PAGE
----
Reflections on Teaching US History in a British University

1 06 2012

I have enjoyed teaching these students who are extremely interested in American history. For the vast majority of these students, this module was their first exposure to the academic study of the history of the United States. Many students have a well developed, if somewhat inaccurate, knowledge of particular aspects of US history, such as the Civil Rights Movement and the Vietnam War, two topics that are taught at A-levels.

The students appeared to enjoy the seminars, which were based on a mixture of traditional seminar readings (i.e., scholarly articles and books) and podcasts. They also appear to have liked my lecture style. Although attendance did decline after I began placing videos of the lectures on Moodle in week 3, I intend to use Echo360 lecture capture next year because many of the students who have impeccable attendance records said that they found it useful to be able to watch videos of the lectures when revising for the exam.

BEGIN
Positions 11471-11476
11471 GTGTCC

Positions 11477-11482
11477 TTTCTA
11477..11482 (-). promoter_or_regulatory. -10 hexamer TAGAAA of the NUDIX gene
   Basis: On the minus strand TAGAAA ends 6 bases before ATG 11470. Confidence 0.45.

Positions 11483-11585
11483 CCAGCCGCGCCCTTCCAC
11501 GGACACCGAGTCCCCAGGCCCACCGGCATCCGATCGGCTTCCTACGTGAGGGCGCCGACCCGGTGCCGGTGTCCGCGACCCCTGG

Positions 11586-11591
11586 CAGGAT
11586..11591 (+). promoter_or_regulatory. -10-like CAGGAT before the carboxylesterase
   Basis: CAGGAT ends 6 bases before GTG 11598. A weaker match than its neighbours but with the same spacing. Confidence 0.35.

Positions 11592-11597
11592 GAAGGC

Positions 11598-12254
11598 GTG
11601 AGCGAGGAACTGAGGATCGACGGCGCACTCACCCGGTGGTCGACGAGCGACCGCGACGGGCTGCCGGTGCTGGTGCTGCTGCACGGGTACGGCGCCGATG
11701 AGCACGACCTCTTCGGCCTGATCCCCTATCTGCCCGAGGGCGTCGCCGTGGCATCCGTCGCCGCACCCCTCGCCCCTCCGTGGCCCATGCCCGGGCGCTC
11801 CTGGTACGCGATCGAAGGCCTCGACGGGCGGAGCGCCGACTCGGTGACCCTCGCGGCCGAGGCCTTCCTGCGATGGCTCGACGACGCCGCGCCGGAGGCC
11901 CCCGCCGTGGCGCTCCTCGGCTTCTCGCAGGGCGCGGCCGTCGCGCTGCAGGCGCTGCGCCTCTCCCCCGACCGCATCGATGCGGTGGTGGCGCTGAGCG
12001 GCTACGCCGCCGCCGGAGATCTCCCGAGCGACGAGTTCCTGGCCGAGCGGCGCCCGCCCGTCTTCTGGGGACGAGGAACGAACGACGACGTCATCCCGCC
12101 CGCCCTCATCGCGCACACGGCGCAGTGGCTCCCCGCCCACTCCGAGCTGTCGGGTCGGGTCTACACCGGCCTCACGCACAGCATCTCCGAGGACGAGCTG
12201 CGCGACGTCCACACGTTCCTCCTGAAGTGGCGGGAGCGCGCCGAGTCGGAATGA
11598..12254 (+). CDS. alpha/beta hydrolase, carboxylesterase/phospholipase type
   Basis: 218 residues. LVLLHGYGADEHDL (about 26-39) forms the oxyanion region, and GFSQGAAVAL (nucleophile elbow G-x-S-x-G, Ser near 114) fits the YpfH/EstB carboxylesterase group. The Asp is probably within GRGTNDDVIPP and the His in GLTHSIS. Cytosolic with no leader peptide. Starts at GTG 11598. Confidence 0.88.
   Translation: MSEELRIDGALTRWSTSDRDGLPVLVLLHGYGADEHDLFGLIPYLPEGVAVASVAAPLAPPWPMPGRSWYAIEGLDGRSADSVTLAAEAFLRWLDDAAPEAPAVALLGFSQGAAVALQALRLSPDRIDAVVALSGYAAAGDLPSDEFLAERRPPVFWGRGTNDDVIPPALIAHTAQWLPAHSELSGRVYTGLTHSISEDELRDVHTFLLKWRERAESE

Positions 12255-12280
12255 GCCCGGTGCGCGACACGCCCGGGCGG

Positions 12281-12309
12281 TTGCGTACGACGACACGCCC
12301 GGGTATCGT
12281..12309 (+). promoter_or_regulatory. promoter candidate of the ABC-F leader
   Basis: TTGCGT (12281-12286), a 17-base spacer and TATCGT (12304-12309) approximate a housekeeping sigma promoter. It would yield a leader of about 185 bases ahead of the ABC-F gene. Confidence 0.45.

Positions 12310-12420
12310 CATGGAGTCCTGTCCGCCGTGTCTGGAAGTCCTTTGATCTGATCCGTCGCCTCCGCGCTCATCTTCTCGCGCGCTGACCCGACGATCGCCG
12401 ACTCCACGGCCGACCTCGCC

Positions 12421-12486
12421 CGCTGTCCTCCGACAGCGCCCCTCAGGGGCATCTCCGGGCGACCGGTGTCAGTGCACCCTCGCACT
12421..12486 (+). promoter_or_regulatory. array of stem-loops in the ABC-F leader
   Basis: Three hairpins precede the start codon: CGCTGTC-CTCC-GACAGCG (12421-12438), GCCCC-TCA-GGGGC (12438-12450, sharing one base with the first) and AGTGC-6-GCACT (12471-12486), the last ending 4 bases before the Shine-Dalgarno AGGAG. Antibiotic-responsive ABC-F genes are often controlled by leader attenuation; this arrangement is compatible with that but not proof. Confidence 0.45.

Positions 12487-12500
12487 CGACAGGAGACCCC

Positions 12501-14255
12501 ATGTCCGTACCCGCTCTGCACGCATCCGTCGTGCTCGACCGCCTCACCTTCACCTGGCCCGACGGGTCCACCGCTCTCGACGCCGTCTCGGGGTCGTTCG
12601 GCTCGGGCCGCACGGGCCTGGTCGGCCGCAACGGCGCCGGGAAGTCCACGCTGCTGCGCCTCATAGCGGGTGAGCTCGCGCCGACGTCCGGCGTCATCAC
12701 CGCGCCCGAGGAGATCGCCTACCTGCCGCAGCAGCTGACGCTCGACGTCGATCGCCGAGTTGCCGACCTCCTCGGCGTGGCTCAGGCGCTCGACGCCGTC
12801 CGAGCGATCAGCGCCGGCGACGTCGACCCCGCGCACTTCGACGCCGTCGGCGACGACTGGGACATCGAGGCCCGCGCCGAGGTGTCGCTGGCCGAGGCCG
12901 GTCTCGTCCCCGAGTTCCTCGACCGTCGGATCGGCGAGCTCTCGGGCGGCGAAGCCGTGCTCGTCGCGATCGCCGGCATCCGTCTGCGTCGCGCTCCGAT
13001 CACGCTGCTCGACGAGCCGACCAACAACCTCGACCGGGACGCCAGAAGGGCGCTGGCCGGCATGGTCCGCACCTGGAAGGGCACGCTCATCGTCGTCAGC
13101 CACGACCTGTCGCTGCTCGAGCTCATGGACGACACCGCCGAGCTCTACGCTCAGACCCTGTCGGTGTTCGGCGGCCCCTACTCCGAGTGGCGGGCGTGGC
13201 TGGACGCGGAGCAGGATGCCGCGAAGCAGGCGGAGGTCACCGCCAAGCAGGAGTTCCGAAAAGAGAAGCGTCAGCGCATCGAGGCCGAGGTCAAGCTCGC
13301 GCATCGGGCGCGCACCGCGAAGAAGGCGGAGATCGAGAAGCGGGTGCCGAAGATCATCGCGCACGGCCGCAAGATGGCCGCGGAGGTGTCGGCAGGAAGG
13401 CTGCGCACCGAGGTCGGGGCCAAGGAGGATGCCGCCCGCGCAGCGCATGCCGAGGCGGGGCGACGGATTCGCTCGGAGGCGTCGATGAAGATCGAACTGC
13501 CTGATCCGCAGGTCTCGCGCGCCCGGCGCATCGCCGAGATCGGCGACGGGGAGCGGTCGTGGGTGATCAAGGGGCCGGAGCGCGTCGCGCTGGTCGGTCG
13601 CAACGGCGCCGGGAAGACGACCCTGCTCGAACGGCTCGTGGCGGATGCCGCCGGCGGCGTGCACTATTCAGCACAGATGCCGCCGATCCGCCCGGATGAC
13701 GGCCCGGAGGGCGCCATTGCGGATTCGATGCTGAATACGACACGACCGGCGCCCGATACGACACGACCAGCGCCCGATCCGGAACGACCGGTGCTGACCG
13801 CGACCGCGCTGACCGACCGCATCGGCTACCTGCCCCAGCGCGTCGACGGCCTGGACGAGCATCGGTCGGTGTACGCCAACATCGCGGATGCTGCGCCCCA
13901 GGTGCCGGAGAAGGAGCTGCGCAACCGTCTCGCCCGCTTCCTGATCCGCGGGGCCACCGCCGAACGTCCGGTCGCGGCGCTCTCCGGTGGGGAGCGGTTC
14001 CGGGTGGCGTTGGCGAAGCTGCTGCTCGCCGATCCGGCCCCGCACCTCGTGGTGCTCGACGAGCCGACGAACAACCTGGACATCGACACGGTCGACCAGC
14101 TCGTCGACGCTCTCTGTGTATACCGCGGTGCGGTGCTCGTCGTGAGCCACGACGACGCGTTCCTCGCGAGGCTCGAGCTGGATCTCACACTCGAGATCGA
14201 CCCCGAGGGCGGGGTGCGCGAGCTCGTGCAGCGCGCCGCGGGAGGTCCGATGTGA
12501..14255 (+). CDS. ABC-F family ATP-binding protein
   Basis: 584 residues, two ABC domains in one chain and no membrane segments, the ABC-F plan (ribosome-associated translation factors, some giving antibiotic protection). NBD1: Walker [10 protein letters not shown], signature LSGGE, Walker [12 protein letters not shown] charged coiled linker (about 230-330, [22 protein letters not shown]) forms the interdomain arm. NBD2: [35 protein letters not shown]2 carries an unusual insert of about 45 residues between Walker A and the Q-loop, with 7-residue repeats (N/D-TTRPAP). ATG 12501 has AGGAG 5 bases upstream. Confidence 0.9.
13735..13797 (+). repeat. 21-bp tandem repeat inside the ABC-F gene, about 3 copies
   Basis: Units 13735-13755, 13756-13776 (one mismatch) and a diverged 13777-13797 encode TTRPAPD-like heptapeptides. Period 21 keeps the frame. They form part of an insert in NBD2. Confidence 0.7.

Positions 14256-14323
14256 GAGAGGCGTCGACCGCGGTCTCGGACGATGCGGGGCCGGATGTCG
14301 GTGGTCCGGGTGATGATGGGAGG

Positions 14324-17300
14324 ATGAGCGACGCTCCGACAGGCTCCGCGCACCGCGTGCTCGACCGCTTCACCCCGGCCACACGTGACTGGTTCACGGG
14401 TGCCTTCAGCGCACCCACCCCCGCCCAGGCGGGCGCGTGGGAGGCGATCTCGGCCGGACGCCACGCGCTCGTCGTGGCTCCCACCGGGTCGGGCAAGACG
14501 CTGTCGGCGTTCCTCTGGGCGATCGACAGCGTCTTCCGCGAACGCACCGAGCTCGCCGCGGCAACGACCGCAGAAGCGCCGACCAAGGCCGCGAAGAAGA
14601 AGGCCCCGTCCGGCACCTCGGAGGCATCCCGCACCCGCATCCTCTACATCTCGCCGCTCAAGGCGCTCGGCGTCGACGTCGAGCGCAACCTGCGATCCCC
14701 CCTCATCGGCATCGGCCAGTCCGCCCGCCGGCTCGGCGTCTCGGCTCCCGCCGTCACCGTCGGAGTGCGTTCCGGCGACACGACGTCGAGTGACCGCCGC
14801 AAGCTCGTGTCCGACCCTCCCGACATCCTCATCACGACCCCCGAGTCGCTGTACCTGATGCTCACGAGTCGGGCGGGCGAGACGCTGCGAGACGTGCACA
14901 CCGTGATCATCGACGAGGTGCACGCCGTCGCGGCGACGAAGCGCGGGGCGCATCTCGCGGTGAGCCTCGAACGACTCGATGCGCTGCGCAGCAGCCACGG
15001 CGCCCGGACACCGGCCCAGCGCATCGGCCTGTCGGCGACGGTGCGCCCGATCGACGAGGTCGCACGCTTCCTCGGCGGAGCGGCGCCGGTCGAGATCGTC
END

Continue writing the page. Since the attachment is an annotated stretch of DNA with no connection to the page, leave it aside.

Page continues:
I think that students got a great deal from the essay coursework. Almost all students said that this was the first time they were required to base their coursework on primary sources.

In October, I asked the students to follow the New York Times Disunion blog, which is about the 150th anniversary of the Civil War. (There are references to the blog in the Module Guide). My intention was that we would discuss recent blog posts each week. However, it became clear to me after a few weeks that the blog was assuming too much prior knowledge about the Civil War for us to have a profitable discussion.

Andrew Smith

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